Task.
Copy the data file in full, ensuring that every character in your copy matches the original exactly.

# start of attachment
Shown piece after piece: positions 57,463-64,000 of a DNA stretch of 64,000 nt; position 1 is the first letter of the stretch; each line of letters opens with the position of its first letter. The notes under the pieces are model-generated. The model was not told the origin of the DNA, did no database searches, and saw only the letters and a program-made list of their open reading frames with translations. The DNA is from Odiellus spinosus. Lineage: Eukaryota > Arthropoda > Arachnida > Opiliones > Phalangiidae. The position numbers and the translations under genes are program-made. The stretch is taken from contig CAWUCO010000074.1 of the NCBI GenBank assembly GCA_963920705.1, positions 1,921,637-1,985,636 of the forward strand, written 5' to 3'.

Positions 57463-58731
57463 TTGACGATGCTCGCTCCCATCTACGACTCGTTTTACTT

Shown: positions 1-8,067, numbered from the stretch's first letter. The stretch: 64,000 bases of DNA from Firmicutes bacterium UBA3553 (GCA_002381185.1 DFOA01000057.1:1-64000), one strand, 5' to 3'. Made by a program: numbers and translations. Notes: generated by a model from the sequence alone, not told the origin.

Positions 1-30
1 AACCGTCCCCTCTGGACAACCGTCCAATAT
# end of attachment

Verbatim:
Shown piece after piece: positions 57,463-64,000 of a DNA stretch of 64,000 nt; position 1 is the first letter of the stretch; each line of letters opens with the position of its first letter. The notes under the pieces are model-generated. The model was not told the origin of the DNA, did no database searches, and saw only the letters and a program-made list of their open reading frames with translations. The DNA is from Odiellus spinosus. Lineage: Eukaryota > Arthropoda > Arachnida > Opiliones > Phalangiidae. The position numbers and the translations under genes are program-made. The stretch is taken from contig CAWUCO010000074.1 of the NCBI GenBank assembly GCA_963920705.1, positions 1,921,637-1,985,636 of the forward strand, written 5' to 3'.

Positions 57463-58731
57463 TTGACGATGCTCGCTCCCATCTACGACTCGTTTTACTT

Shown: positions 1-8,067, numbered from the stretch's first letter. The stretch: 64,000 bases of DNA from Firmicutes bacterium UBA3553 (GCA_002381185.1 DFOA01000057.1:1-64000), one strand, 5' to 3'. Made by a program: numbers and translations. Notes: generated by a model from the sequence alone, not told the origin.

Positions 1-30
1 AACCGTCCCCTCTGGACAACCGTCCAATAT